Doctor Who Audio Annual review

Congratulations to all those involved for creating the Doctor Who Audio Annual, released December 2017. Short review: if you like the Big Finish Short Trips range, this is an easy purchase. It’s currently £11.49 on Amazon UK, which for six stories over two discs compares well pricewise.

The six stories (from Doctor Who Annuals mid-1960s- mid-1980s) are read by five different actors and cover the first six incarnations of the Doctor. You want more? Keep reading…

The Audio Annual stories

Peter Purves kicks off a 1966 essay Who is Doctor Who? then follow up with The Sons of Grekk, with the First Doctor very much on his own and more of an action hero than we might normally imagine him. It’s a good Doctor Who story, with misunderstandings, good intentions, technology and teamwork in the face of adversity. Peter reads with his usual skill, and it’s well read.

There’s a lot going on and daredevil stunts aside, it’s quite recognisable, even if the Doctor is continually referred to as Doctor Who and travels in his ship TARDIS.

Anneke Wills reads the 1968 essay The Phoenix in the TARDIS and I do feel the Phoenix motif is underused in the the show. On to the drama and it’s a Polly, Ben and Second Doctor story, The King of Golden Death. In my view the characterisations of Ben and the Doctor (still called Doctor Who) start off poorly, a shame given the rich setting inside a Pyramid, surrounded by riches.

As the story progresses it’s a solid ending, and Anneke does a good job of the three characters.

An odd choice for the Third Doctor, with Geoffrey Beevers reading a story without the Master! Instead we have UNIT, the Brig and Jo in Dark Intruders. There’s an alien invasion, plenty of mental combat and it’s very much a straightforward story of the frustration the Brigadier often felt when dealing with the Doctor.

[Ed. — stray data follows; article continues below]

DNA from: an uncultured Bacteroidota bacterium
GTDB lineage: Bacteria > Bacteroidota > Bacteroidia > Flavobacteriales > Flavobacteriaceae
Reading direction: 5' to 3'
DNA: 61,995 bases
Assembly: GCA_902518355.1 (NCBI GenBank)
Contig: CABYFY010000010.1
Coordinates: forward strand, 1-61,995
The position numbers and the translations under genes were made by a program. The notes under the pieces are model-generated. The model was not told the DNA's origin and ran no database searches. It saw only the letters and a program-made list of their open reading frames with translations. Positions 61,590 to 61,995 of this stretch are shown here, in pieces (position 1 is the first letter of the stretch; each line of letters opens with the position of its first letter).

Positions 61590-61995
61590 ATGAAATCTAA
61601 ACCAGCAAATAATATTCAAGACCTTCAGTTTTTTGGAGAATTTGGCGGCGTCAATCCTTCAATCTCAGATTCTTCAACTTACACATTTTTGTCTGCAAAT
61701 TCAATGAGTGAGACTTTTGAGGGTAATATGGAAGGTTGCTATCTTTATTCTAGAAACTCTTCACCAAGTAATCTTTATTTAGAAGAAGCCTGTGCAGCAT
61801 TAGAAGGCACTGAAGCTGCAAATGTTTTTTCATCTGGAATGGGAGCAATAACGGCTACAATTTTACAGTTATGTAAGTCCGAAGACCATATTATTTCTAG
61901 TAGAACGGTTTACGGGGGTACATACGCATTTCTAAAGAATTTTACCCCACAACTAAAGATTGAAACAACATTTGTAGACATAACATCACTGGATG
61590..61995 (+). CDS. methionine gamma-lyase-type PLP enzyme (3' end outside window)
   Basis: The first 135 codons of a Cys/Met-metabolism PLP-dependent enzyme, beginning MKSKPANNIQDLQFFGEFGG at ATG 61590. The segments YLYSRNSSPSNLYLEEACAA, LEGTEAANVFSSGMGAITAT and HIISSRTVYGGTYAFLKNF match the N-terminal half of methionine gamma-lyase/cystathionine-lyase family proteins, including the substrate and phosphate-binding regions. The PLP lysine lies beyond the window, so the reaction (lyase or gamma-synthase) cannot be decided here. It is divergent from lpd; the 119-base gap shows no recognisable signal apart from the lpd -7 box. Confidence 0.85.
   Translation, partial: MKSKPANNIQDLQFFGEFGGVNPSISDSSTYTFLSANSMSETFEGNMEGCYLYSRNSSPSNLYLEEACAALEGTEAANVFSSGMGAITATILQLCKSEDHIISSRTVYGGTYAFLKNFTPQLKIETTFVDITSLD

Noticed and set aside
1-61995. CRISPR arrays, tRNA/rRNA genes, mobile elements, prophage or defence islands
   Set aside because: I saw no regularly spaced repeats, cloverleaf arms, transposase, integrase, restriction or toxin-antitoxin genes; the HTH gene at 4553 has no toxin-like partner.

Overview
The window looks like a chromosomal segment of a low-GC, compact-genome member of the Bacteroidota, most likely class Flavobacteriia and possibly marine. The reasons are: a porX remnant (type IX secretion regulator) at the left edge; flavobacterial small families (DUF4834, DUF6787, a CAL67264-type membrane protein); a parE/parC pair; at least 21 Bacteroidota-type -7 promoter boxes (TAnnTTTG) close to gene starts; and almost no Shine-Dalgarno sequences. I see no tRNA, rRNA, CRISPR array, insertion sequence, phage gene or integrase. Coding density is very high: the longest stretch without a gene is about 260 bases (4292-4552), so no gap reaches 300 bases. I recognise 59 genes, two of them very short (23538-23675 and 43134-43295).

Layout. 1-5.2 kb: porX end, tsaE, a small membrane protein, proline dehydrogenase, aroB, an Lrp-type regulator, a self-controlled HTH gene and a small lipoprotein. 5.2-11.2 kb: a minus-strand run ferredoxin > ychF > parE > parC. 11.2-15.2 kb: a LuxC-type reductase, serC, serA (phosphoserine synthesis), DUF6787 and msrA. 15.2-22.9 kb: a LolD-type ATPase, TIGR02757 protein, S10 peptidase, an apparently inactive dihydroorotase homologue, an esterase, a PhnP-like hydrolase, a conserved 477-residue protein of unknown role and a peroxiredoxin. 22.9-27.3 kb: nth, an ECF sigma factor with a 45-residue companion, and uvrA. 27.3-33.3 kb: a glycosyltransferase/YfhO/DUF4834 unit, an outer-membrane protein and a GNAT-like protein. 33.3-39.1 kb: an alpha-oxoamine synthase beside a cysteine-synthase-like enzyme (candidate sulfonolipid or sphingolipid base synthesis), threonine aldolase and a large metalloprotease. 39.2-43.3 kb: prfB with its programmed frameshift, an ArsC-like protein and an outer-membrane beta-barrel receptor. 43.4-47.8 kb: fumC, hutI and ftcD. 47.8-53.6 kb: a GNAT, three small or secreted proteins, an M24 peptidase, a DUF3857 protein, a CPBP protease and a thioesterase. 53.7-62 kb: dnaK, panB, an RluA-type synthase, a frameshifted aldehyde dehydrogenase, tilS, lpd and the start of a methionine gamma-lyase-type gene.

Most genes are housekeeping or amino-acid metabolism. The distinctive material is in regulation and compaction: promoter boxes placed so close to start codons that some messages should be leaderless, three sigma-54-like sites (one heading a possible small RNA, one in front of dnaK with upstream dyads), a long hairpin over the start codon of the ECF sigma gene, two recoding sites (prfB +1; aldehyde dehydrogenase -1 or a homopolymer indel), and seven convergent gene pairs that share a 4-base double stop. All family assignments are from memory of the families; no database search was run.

Even if the Master is absent, Geoffrey Beevers does a great job with several accents. And the Doctor is still called Doctor Who!

Matthew Waterhouse reads the first of two stories, a Fourth Doctor, Adric and K9 tale called Conundrum. Reality is warped in so called Möbian space, and Adric’s grip of mathematics is somewhat variable in what is a hugely entertaining tale and now the Doctor is finally just called the Doctor.

Matthew’s reading captures the spirit of the Fourth Doctor and shows his talents as a voice artist.

Matthew’s back for the Fifth Doctor story The Penalty and the TARDIS also has Nyssa and Tegan onboard. The Doctor is ill and it’s all about who he deals with delirium and how his companions deal with him in this state. Looking back, it could be seen as prescient of the Fifth Doctor’s regeneration sequence, but that’s possibly a stretch.

It’s a decent enough story, and again Matthew brings it to life well.

The final tale is Nicola Bryant’s reading of The Real Hereward, a Sixth Doctor and Peri story set in post Battle of Hastings England. It’s a pure historical, even though not a version of history we might recognise. It’s set in the Fens and centres on the historic character of Hereward the Wake, an Anglo Saxon rebel, resisting the Normans.

So, six stories, six Doctors, five readers and more than two hours of entertainment, It’s not essential listening, but it is entertaining. There’s also plenty of other stories across the same annuals!

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